Somewhat copying on everything that was successful in the horror environment but using a new approach, Hell Asylum dissociates itself from the usual low-budget movie in its own way. Between the sometimes-poor grain of film, the fluctuating sound effects and the unprepared or inexperienced actors we notice a particular attention to detail.
Those seeking a movie to reflect on will be disappointed. It is not a movie that exploits the haunted house, its characters or its ghosts as specific entities. The clichés are very obvious and it is a problem. Furthermore, the actors, the women in particular, did not seem have the chance or the motivation to study their characters in depth or to practice their scenes. They could practically all be described in only two words each.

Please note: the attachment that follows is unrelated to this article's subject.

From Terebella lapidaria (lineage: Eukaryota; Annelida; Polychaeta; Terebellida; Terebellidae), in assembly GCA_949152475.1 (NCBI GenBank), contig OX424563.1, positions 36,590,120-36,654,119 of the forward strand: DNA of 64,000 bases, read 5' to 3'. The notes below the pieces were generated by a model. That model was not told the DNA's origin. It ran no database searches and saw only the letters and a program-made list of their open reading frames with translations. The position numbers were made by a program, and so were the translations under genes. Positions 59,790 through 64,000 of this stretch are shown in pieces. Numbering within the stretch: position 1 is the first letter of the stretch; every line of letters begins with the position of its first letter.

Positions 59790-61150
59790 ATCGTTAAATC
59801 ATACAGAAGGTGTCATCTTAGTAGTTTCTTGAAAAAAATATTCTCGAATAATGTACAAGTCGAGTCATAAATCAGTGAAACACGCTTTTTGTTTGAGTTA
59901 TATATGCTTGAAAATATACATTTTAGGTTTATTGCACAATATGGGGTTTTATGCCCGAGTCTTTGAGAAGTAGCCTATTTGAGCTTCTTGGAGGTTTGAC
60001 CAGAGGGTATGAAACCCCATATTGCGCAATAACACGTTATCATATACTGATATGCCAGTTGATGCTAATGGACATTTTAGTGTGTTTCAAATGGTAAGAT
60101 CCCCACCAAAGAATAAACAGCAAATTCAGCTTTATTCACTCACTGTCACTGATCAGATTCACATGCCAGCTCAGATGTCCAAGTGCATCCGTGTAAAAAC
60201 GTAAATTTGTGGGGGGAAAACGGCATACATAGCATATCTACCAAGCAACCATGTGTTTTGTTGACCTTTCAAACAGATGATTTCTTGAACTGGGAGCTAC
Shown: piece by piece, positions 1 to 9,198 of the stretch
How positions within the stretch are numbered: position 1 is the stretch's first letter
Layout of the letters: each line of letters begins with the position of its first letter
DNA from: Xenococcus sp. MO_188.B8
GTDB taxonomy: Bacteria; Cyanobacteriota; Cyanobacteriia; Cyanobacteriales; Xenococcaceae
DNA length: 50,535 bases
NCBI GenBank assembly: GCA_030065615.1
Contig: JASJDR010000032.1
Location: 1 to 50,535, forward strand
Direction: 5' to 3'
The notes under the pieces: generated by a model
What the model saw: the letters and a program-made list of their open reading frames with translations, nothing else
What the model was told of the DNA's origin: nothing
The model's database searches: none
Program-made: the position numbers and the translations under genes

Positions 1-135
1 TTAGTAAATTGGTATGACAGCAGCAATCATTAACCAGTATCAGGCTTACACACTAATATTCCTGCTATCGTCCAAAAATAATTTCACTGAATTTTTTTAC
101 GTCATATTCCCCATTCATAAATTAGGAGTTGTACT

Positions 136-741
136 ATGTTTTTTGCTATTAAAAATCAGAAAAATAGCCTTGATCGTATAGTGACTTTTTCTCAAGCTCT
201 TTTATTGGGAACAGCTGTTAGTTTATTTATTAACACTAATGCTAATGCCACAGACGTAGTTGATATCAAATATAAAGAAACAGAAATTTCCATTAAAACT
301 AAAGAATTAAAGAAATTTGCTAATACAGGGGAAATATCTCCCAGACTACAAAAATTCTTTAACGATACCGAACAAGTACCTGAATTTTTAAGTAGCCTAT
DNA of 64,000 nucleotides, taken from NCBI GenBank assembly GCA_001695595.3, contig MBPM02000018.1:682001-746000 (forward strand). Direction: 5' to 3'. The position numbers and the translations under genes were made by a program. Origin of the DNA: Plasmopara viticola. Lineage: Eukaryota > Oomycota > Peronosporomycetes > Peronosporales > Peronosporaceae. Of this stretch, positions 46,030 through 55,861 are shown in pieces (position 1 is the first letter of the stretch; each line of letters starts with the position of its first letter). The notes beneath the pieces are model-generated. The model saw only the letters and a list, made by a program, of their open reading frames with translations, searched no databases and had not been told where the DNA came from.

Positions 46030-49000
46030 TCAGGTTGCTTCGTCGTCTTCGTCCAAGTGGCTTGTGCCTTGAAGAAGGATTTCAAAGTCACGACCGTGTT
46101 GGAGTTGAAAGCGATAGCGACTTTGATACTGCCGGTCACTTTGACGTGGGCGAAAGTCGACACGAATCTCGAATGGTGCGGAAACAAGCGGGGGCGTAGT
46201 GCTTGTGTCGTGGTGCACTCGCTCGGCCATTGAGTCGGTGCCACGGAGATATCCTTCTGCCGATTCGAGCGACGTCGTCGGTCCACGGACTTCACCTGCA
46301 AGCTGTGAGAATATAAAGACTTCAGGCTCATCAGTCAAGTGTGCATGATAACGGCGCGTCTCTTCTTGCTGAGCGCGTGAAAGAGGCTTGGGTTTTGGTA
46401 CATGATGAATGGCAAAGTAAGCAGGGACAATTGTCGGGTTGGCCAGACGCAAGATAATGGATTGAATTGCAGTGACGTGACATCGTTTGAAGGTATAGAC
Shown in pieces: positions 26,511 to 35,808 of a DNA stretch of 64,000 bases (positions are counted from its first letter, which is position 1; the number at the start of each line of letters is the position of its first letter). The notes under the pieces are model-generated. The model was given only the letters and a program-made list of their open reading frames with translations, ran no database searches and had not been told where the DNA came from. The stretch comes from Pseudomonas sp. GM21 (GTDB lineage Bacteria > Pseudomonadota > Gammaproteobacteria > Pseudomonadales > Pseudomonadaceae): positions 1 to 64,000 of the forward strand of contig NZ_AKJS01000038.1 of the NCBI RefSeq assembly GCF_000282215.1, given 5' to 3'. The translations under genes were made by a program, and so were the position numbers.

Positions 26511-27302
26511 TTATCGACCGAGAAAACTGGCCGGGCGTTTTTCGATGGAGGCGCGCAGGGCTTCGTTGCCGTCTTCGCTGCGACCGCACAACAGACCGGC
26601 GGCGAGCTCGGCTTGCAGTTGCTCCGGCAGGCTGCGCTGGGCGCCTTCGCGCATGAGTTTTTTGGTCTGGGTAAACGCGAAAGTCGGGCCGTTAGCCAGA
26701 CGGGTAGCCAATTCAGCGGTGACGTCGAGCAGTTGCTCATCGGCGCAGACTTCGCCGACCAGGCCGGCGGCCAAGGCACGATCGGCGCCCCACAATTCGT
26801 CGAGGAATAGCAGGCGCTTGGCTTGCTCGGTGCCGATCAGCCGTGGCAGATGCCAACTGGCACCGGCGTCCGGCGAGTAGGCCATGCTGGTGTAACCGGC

The murders are rough and violent but surprisingly well thought out. The blood is sometimes pink but, by now, we should be used to this effect because so many movie have experience such technical problems. After all, even if it is a mistake, blood in a color other than red sometimes avoids censorship, however incoherent may it seem.
The succession of scenes is interesting. It is not deprived of errors but a certain effect of static transition (similar to the static effect on television) is overused, hence dissimulating what could have looked odd on screen. The murders, for example, are audacious while being too advanced for the budget. In this situation, the effect used blinds the spectator and helps an incoherent scene pass unnoticed. In addition, the scene assembly is more artistic than what we would usually expect from this style of movie.
The viewer should be surprised on a few occasions. It is a release signed Tempe Entertainment and Full Moon, a new alliance in the world of independent cinema. Danny Draven’s team can be proud of its product.